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Stabbing is latest high-profile violent crime in O‘ahu’s Keeaumoku Street area

HONOLULU — Sang Hoon Park, an employee at Kickin Kajun, was closing up the restaurant Saturday evening when he heard ambulances and saw at least 15 police cars pull up across the street.

He called his friend who was grocery shopping at the Keeaumoku Street Walmart at the time who told him that someone was on the ground bleeding.

A 32-year-old man was stabbed in the chest with a kitchen knife by an unidentified male at the bus stop outside the store at 9:55 p.m. Saturday.

As of Monday, the Honolulu Police Department (HPD) had not released more information on the attack besides, “The victim was taken to a nearby hospital in critical condition. The suspect fled on foot.”

Charles Crowson, a Walmart spokesman, confirmed that the victim was a store employee, and said in a statement “we’ll continue working closely with law enforcement through the course of their investigation.”

Park, who lives a few blocks away, started working at Kickin Kajun about two years ago. Over time he has felt increasingly unsafe in the area due to rising disturbances.

“Sometimes we see police cars and ambulances come up to the Walmart area, but nothing like this — stabbing people,” Park said. “These kinds of things happen more and more. I see a lot of scary things happening, but this is my first time seeing something like this with my own eyes around my area.”

“It’s getting more dangerous.”

Park mentioned that especially in his work area at Ke‘eaumoku Plaza and around Ross and Walmart, he regularly sees people loitering. While he acknowledged that some of them are harmless and “nice,” he said he believed others pose a threat.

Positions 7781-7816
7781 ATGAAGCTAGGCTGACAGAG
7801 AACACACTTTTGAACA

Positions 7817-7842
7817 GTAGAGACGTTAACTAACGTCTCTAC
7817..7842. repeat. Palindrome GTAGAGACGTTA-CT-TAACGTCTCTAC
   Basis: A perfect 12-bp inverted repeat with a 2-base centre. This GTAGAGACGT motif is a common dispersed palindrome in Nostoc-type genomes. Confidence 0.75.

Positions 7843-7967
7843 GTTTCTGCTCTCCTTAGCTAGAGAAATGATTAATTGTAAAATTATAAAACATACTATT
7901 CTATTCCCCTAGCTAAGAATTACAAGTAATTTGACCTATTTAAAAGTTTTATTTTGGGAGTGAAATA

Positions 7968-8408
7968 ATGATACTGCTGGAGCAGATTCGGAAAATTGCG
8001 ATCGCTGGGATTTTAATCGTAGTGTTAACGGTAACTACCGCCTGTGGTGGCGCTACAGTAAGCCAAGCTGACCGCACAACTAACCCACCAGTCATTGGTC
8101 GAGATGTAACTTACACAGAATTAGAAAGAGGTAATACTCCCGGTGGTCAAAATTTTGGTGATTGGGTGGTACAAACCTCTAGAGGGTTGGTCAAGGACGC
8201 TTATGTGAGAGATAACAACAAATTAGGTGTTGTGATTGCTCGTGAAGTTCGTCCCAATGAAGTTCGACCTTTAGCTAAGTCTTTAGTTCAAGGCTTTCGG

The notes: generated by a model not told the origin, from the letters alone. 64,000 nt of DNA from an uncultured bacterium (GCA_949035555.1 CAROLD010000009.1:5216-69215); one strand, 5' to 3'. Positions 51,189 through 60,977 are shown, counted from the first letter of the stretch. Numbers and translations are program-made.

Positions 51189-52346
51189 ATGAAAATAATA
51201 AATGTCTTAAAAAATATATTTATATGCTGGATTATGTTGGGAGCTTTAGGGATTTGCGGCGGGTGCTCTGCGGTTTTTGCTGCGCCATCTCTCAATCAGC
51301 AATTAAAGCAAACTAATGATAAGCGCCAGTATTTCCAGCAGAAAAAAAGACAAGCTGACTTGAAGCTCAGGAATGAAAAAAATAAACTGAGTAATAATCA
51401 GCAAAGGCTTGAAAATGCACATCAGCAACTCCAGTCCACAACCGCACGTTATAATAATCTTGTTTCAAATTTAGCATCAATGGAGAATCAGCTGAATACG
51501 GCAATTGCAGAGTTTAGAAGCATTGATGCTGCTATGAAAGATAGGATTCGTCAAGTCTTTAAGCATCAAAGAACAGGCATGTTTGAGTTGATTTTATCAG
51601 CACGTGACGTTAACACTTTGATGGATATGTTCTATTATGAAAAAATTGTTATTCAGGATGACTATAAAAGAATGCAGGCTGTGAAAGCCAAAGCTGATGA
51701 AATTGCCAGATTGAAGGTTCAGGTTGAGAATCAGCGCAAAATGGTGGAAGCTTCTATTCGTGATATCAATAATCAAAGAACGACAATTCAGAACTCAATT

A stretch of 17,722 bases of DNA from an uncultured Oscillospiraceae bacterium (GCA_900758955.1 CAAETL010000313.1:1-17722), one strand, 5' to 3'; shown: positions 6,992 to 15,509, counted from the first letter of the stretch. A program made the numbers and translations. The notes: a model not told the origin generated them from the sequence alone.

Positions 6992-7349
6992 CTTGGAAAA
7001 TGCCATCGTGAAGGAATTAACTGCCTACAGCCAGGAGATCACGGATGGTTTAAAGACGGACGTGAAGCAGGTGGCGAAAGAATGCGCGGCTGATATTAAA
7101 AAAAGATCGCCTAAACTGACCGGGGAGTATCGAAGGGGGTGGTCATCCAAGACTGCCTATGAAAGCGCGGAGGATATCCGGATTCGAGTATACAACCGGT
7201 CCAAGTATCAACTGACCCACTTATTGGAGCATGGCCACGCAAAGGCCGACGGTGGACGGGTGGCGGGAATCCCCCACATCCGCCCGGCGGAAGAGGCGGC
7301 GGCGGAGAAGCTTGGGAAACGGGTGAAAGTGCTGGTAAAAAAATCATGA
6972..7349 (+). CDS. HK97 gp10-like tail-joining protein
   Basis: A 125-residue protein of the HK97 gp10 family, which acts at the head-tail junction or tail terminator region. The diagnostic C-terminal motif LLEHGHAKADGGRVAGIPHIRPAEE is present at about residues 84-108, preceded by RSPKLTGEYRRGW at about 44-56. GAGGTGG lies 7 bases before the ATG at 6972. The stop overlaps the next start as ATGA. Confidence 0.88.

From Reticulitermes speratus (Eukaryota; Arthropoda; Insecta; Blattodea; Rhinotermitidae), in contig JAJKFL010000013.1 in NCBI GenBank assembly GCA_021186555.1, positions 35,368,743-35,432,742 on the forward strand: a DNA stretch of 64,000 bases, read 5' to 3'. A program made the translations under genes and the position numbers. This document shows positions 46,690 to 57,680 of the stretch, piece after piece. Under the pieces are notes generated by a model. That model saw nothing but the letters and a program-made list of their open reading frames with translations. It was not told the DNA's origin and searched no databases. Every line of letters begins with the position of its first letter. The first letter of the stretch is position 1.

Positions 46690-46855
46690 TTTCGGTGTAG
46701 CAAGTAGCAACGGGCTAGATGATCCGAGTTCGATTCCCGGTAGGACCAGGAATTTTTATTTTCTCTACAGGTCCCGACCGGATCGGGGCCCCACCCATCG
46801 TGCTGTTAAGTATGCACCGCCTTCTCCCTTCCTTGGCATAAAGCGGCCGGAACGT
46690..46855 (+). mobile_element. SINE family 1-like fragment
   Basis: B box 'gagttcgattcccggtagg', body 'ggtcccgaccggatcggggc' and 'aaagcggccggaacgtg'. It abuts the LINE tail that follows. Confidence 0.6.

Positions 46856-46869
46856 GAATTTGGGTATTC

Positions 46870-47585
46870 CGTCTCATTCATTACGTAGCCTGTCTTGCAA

Vittada Satatongsat, owner of King of Thai Boat Noodles, which is across from Walmart, said she has had to call the police “a couple times” due to homeless people causing disturbances in her restaurant.

While she has not personally experienced or witnessed violent crime, she was not surprised by the news of the Saturday night stabbing due to the frequent sirens that are heard in the area.

She worries that after a high-profile case like this, businesses may be affected as customers “will be scared to come around the area.”

Other high-profile crimes in the Ke‘eaumoku area this year have included the Jan. 23 acid attack on a Chinese-language teacher outside Planet Fitness near Ala Moana Center and the Feb. 18 stabbing of three men, one fatally, on Makaloa Street.

Council Chair Tommy Waters said in a statement to the Honolulu Star-Advertiser, “Public safety is among the council’s highest priorities, and the unexpected nature of these most recent incidents is both unnerving and undermines the community’s sense of safety.”

Waters said the council recognized the need for increased safety when it approved the administration’s request to raise the overall budget for HPD by more than $12 million for the upcoming budget year. Additionally, an extra $400,000 has been allocated to expand and train community policing teams in all patrol districts.

“We are committed to making significant investments in HPD to provide our officers the necessary staffing, facilities, equipment, and support to keep people safe across the island and within individual communities,” he said.